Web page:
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Personal JesusYou sing me to sleep every night,
Your voice soothes my nerves,
And your words sooth my soul,
Your songs wash over me as holy gospel,
I sing along with your songs,
I feel my soul heal,
And my pain is forgotten,
Worry and stress leave my body,
You'll never know how man times you,
And your beautiful words have saved me,
You are my personal Jesus,
I worship at your altar every night,
You will never know how much you and your music,
Have meant to me,
And I just want to say thank you,
Thank you for touching me,
And saving me.
Thank you, Sam.
Grey Sky FriendI sit in my kitchen and watch the rain drip down
The foggy window pane.
I close my eyes and listen to the sounds.
The rain calms these weary nerves of mine.
I get lost in the sound.
The grey skies seem oddly comforting
Like an old friend you haven't seen for ages.
The cool air fills my home,
And brings that familiar perfume,
I let the scent fill my nose,
And I wrap the knit blanket tighter around me.
I whisper my dreams and regrets to the rain
As I sip my coffee.
Days like these are just so peaceful,
They make me forget my troubles.
UntitledIvy has grown over her headstone,
A mysterious man in a long coat and hat kneels
To clear the fresh growth off her stone.
His fingers trace the letters of her name.
Each stroke of his fingers on the rough surface
Breaks his heart a little more than it was the stroke before,
And by the time he traces the last letter of her beautiful name,
He is sobbing into his hands.
Loud gasping sobs.
As he stands,
He takes a moment to regain his composure,
And says something softly and sweetly to her bones.
He pats the top of the headstone,
As he pulls a single white rose from beneath his coat,
And lays it against her name.
Just as he has done since the date of her death.
He whispers her name to the to the wind with a sob,
And leaves as quietly as he came.
A Turning Point in the Clockwork WarA war of attrition
depends on supply and drawdown,
how much you have and how much you use up.
With personnel, the balance concerns
the influx of recruitment versus
the outflow of casualties, deserters, invalids.
There is only so much loss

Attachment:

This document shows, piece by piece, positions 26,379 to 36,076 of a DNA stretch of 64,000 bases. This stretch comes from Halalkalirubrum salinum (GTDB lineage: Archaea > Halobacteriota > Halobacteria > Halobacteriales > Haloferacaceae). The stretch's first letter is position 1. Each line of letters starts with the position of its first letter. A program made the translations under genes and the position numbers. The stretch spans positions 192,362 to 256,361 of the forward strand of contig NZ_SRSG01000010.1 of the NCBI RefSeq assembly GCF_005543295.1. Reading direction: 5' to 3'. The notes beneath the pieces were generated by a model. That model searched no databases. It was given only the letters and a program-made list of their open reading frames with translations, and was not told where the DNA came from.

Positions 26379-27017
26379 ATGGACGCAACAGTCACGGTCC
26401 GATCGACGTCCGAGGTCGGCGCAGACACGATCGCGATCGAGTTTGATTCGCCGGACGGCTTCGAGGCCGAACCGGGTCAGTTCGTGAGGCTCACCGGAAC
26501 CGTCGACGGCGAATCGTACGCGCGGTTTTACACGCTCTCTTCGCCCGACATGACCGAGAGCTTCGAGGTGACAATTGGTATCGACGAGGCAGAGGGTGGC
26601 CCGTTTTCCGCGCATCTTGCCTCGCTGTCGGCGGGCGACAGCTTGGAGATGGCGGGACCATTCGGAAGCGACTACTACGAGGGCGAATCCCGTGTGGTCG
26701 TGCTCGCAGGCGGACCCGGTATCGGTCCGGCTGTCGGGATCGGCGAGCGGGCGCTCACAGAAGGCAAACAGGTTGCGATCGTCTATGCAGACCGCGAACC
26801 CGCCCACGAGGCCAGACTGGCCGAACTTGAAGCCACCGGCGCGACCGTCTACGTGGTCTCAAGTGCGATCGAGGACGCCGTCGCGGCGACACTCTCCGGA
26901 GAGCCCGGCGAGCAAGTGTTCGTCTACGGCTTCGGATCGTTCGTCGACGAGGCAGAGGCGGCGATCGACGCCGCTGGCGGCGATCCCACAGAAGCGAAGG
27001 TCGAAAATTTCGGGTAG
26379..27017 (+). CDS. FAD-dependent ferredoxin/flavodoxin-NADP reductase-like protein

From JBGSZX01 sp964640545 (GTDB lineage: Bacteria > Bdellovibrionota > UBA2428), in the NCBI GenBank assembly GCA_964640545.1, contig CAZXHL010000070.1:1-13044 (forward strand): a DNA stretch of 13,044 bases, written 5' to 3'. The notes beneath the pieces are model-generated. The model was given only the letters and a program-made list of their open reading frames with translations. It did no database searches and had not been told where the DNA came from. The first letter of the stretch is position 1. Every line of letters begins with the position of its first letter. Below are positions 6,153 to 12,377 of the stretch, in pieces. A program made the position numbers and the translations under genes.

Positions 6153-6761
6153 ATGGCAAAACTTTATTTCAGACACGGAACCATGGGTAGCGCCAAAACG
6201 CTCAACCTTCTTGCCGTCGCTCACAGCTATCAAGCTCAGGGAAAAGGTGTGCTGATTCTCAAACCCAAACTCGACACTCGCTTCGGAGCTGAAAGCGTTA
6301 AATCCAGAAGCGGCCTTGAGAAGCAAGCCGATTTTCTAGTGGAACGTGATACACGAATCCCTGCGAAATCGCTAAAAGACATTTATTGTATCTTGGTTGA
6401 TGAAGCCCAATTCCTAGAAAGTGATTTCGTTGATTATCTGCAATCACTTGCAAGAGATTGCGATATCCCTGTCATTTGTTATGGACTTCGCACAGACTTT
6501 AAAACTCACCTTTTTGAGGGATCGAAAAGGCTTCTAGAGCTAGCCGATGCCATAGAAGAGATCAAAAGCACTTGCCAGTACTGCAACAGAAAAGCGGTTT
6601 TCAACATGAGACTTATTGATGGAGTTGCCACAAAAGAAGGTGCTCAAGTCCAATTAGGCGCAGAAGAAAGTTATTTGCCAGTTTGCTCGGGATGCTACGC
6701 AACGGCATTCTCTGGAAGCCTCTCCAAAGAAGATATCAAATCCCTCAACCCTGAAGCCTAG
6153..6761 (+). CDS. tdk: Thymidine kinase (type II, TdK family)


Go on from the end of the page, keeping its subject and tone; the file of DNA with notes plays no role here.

that a fighting force can sustain
and still fight.
Pilot Claude Archer was the first
to challenge his invalid discharge.
"I don't need legs to fly," he said,
patting the healed stumps of his thighs.
"My Osprey runs on elbow grease."
The members of the discharge board
paused and looked at each other.
What he said was true.
The Osprey-class fighter jets
relied on hand controls,
and a sharp eye and iron nerve.
Fingers flicked through the stack
of discharge papers -- so many, many pages.
So many soldiers lost, never to fight again.
They could not afford to let slip even one
who might be retained, somehow,
to face the front line once more.
Far less could the war effort spare
one of its best pilots.
So they put Pilot Archer back on the roster,
may as well buy another packcollapse, and breathe into the carpet:
sunday mornings are not
for falling apart, but damn
the amphorics, this
is not an atmosphere.
you fell in love like you always
wish you didn't, made all their
smiles replaceable, interchangeable,
fell asleep with shadows and kept
drinking, just letting yourself sleep
with blue pills
and tried not to scream.
(keep this image in your head:
fire and nectarines, a sudden jerk
of realization, inspiration
breaking your neck and leaving you forever
breaking bones is not so different
from breaking hearts - it's all about
the leverage, the angle, the mode
(and at least it wasn't personal;
it can color in your own guilt
for starting lines and never ending
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